Easter 2 A.B.C
March 28, 2016 by
David Jackson in
Reflections on Sunday Gospels
My Lord and My God
Pope Francis on Thomas: (Vatican Radio) To meet the living God we must tenderly kiss the wounds of Jesus in our hungry, poor, sick, imprisoned brothers and sisters. Study, meditation and mortification are not enough to bring us to encounter the living Christ. Like St. Thomas, our life will only be changed when we touch Christ’s wounds present in the poor, sick and needy. This was the lesson drawn by Pope Francis during morning Mass at Casa Santa Marta Wednesday as he marked the Feast of St. Thomas Apostle.
Thomas the Twin dominates today’s Gospel. In popular use, hardly anyone named Thomas has not been dubbed, “doubting Thomas” at some time in his life. But it is interesting that not many people have asked the question, “who is the other twin?”
Speculation on this subject is interesting. Some have hazarded that Judas was his twin. Since Judas betrayed Jesus and went and hanged himself (evidently in despair), his relation to Thomas would have been suppressed. Others have proposed that Mary Magdalene is his twin. Mary as the first proclaimer of the Resurrection has her own difficulties in getting through to the other Apostles. Some have even hazarded that Jesus is Thomas’ twin. Now to Catholics that is unthinkable, but not to those who take the references to the brothers and sisters of Jesus as literal.
It would seem that Thomas reaction to the death of Jesus is to go off by himself alone to deal with this loss. But from the other information that we have from the Gospels about Thomas it would also seem that he was re-examining how he could have missed in his judgement about Jesus. Wasn’t Jesus to be the Messiah, the restorer of the Kingdom of Israel? How could this Jesus end up killed on a cross? Thomas probably thought that Jesus would tie all his searching and synthesizing together. Now Jesus has died ignominiously on a cross. It seems he needed time apart to process his thoughts, to regroup. If Thomas was an introvert he would process things alone on his insides before talking with others. His refined observation skills had failed him. He was re-examining past events. He was dealing with the darkness of doubt.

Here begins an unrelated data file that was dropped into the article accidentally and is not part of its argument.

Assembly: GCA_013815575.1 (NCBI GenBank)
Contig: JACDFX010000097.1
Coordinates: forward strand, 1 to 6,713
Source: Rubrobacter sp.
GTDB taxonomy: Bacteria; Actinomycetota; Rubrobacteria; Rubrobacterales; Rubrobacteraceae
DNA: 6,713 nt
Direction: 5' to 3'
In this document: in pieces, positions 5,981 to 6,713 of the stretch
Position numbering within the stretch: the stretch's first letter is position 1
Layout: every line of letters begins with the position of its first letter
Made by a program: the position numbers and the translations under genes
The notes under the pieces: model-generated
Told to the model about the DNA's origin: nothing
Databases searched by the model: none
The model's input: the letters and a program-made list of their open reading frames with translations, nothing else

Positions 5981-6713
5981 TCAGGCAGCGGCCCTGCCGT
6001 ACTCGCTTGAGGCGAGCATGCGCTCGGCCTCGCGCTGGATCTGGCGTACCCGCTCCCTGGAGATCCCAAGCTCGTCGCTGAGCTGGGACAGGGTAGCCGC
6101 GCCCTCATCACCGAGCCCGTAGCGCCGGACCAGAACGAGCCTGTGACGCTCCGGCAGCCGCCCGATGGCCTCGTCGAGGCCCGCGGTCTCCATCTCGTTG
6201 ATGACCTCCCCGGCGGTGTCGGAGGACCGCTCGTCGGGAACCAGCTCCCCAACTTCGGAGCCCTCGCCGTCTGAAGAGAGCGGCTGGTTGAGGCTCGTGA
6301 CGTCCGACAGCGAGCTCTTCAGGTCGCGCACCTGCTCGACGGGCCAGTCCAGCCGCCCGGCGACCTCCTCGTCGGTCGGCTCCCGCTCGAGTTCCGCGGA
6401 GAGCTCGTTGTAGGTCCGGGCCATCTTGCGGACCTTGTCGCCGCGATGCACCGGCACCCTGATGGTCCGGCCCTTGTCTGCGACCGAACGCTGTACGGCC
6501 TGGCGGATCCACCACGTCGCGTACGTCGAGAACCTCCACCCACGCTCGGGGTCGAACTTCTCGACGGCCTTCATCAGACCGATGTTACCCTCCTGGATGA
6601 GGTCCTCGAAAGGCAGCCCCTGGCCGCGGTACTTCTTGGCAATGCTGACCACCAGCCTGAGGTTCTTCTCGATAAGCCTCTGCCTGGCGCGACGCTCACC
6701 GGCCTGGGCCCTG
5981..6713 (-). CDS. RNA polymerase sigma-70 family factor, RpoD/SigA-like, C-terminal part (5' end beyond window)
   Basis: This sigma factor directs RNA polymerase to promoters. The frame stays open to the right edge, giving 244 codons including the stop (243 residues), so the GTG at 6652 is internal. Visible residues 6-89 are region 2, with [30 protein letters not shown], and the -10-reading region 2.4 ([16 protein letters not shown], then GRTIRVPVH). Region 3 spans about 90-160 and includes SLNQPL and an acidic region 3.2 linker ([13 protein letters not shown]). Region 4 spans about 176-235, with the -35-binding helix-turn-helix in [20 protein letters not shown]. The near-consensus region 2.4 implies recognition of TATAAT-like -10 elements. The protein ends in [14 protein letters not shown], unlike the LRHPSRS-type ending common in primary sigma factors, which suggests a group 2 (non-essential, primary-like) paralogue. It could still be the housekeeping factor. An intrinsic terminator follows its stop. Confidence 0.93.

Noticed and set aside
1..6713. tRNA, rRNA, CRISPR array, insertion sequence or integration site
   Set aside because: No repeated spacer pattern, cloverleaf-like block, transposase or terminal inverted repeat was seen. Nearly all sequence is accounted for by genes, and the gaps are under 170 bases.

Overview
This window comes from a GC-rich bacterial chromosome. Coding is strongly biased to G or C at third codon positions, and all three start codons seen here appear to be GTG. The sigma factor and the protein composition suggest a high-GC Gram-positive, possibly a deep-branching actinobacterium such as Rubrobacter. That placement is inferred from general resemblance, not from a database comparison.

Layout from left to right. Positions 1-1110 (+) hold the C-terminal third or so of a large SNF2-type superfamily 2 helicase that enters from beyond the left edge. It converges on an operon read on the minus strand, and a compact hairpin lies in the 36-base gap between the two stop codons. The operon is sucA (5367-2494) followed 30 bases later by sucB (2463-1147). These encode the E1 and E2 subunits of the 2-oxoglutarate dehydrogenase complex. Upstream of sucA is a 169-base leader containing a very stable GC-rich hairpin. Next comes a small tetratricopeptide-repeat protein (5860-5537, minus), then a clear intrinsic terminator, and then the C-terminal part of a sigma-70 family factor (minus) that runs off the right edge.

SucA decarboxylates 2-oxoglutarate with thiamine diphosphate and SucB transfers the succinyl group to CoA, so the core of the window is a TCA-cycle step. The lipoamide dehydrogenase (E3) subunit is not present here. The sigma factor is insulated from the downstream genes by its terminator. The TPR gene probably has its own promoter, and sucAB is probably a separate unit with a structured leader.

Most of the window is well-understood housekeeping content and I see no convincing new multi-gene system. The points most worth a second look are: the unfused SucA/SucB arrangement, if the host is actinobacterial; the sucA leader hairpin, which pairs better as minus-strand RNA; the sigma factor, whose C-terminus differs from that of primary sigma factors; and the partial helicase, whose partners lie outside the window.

Some years back in a dialogue homily I posed the question? “Why do you think Thomas was not with the other disciples?” A little boy of about 12, put up his hand, “because he couldn’t get off work.” It does make you think.
When Thomas does rejoin the group (a week later) he is presented with the information that they have seen the Lord. He thinks that this must be some kind of delusional thinking. He must have his own personal proof, put his finger in the wounds of his hand and his hand into Jesus’ side. I think that it must have been a tense week: the ten holding, “we have seen the Lord,” in one part of the room and in another part Thomas “I don’t believe.”
Jesus comes to Thomas. Jesus make his approach to Thomas particular to this man. There is nothing of the “don’t touch me” words directed to Mary Magdalene. In fact Jesus tells Thomas, just the opposite, come and touch.
Thomas is overwhelmed and bursts forth his own profession of faith, “My Lord and My God.” This Thomas who was not easily convinced, now was convinced. (I find myself wondering if he did put his finger in the hand and his hand in Jesus’ side. I’ve solicited different responses to this question and the answers are quite differing and interesting. Particularly why people think what they think.) Surely his faith must have enriched the others. Thomas was one of those types who gathers lots of information (I personally identify here with Thomas), he was always perceiving and analyzing things, even things that others missed. Doubting Thomas becomes believing Thomas and inspires the others to greater depth of belief.
Tradition tells us that Thomas was the apostle to India. Would this not make sense, that he who was the most difficult to convince, once convinced would have the most impulse and stamina and drive to carry the news the farthest?
Another spiritual tradition about Thomas the Twin is that you and I are the Twin.
Has Jesus come to you in a particular way? Have you been called to put your personality, your history, your gifts at the service of the Jesus in a particular way? Is Jesus perhaps speaking to you today, to put some good, which has laid dormant inside you, into action for Jesus? Can you say with Thomas, “My Lord and My God.” “Blessed are those who have not seen and have believed.”